Jared Bailey (aka No Can Win) is one of my favorite developers on the App Store. I loved Cubed Rally Racer (Free), and was near-obsessed with the follow-up, Cubed Rally Redline (Free). After that, though, he started focusing on much simpler Ketchapp-style games that weren’t really my cup o’ tea. The last game of his (which I reviewed) was called Super Bounce Back (Free), and it seemed to be a step back in the right direction, with a clever concept that was slightly more involved than the “one-button-quick-reaction” style games he’d been putting out after the Cubed Rally series. And fortunately for me (and you, I suppose), his latest effort Rocket Ski Racing (Free) climbs out of that inverted bell curve even further. Simply put, it’s a blast.
In Rocket Ski Racing you play as a skier with a rocket strapped to his or her back, and you must race. (I mean, if it wasn’t clear from the title.) There are six different snow covered courses that twist and curve and loop around, and you have to get to the finish line before your multicolored opponents do. Each race is usually pretty quick, with around 5 laps that whiz by in under a minute. They go by so fast, in fact, that one of the keys to success is memorizing when and where to turn, since you can’t always see very far ahead and there’s no map.
Luckily, before each regular race there’s also a Gate Chase mode that helps to familiarize yourself with (or refresh your memory of) the track you’re about to race on. In this mode there are ten gates that you must race through without missing any, which is fairly standard in a lot of racing games. The twist is that these gates, much like your racer, are rocket-strapped and flying forward almost as fast as you are. (That’s where the “Chase” part comes in.)
Progression-wise, there’s basically just a career mode, or “Season”, that consists of 24 races that must be played in order (somewhat similar to Cubed Snowboarding ($0.99)). You’ll race through each of the six courses four times each (first with the Gate Chase and Race modes back to back, and then you’ll go through the whole thing a second time), and there’s no way to restart the season as a whole. You just play from Race 1 to Race 24, and then start again at the end if you want to try for a better score. You can watch an ad to restart the previous single race you played to get a better score, but, as I said, you can’t start the season over until you’ve finished it, and you also can’t jump straight to your favorite level or mode.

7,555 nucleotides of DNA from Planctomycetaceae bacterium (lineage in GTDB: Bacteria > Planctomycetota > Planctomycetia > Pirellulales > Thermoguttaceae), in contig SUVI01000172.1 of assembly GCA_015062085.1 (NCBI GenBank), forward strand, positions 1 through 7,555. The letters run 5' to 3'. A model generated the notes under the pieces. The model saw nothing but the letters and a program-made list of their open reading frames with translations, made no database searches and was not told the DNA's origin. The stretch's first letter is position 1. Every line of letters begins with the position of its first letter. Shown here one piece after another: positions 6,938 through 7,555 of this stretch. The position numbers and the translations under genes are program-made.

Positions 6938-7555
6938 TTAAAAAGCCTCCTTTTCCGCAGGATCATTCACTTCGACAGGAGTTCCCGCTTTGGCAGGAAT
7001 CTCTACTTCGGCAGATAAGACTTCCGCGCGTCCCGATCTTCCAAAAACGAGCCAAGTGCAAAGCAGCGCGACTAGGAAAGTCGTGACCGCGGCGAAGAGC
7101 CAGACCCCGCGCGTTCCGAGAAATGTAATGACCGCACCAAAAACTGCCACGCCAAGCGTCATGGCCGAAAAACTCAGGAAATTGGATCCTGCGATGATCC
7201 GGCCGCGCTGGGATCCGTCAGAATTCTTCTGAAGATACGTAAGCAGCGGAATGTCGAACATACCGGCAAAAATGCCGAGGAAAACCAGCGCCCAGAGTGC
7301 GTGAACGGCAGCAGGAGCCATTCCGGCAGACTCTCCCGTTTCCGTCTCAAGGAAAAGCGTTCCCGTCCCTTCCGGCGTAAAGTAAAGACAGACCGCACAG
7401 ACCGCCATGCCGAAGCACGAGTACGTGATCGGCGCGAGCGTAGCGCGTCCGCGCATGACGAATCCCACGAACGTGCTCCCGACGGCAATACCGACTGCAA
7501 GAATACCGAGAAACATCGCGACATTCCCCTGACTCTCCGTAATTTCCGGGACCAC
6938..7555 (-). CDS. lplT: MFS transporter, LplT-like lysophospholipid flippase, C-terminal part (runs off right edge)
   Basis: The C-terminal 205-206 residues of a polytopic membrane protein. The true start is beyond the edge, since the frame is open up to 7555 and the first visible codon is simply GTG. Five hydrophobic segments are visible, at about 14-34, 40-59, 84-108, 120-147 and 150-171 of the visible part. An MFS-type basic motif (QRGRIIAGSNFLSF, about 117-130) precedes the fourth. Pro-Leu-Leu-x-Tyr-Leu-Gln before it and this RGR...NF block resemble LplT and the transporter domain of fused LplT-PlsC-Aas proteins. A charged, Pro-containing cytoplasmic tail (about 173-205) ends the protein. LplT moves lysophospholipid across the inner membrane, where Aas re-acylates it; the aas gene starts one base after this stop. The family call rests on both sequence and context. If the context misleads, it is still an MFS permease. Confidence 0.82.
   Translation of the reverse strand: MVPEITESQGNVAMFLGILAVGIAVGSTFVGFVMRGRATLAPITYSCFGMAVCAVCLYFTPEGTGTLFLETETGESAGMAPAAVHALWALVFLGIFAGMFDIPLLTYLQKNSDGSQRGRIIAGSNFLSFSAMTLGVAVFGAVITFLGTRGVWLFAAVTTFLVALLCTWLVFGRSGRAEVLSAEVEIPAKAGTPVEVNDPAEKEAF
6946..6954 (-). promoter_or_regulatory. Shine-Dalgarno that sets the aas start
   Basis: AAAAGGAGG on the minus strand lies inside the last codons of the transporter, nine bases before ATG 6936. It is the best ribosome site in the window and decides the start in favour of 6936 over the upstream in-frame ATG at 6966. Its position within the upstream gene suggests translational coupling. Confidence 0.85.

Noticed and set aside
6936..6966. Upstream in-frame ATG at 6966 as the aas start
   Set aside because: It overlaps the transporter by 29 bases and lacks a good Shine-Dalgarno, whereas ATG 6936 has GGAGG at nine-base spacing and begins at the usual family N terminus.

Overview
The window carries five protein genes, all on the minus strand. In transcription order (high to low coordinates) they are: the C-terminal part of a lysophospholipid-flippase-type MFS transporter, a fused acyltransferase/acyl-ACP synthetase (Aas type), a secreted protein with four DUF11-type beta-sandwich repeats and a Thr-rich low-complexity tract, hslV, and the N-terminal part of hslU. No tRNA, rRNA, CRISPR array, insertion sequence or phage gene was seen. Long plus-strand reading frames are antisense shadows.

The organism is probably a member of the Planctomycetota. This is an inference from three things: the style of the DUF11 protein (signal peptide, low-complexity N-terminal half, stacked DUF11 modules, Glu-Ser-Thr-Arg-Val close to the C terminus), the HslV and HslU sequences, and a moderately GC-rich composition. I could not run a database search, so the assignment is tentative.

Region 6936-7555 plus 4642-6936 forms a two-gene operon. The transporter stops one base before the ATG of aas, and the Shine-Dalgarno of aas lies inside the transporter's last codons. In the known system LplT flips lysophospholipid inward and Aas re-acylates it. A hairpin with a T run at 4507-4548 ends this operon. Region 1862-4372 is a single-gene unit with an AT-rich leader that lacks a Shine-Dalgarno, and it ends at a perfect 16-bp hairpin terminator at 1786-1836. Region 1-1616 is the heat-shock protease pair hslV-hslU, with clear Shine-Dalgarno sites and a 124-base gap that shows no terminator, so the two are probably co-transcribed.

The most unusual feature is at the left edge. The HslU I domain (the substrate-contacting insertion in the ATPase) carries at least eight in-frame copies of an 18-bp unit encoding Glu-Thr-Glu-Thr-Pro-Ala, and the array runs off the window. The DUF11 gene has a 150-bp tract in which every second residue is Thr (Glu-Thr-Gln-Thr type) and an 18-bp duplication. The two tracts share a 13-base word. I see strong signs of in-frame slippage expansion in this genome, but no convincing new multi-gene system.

To control the game, you can either tilt or tap either side of the screen to move left and right. Or, that’s what I stupidly assumed the first few times I played, anyway. I was close to rage quitting the game altogether at how jerky and imprecise the touch controls were until I realized you’re supposed to actually swipe the screen back and forth, not tap. Whoops! Anyway, tilting and swiping each work incredibly well, and the best option comes squarely down to personal preference. Plus, you can tweak the sensitivity of each one in the menu.
As much as I adore the racing mechanics, controls, fantastic sense of speed, and clean visuals of the game, I do have some nitpicks. Chief among them is the way the Season works, as I detailed earlier. I’m not a fan of being forced to play straight through it without being able to start over. The way it works now, if you’re four races into the season and realize you’re doing terribly, you have to suck it up and play through the remaining 20 before you have a chance at redeeming yourself. (The ability to watch an ad to restart your last race is a welcome touch, but not quite enough to stave off frustration in the long run). Compounding that problem is the fact that the game is really, really hard. I’m usually no slouch at racing games, but hot damn did Rocket Ski Racing kick my butt for the first hour or so. (Hint: Stick to the blue line.) Luckily each race is pretty short, but it’d be nice if there was some sort of practice mode or something to hone your skills before jumping straight into the unrelenting Season.
Rocket Ski Racing doesn’t quite reach the highs of Cubed Rally Redline for me, but it comes a lot closer than I was expecting. It’s a great leap forward from Super Bounce Back (which I still enjoyed), and I hope Bailey continues this shift back toward the more arcade-y thrills of his first few games. Rocket Ski Racing is a very solid game from a very solid developer, and I can’t wait to see what No Can Win puts out next. Perhaps we’ll see Rocket Ski Redline someday?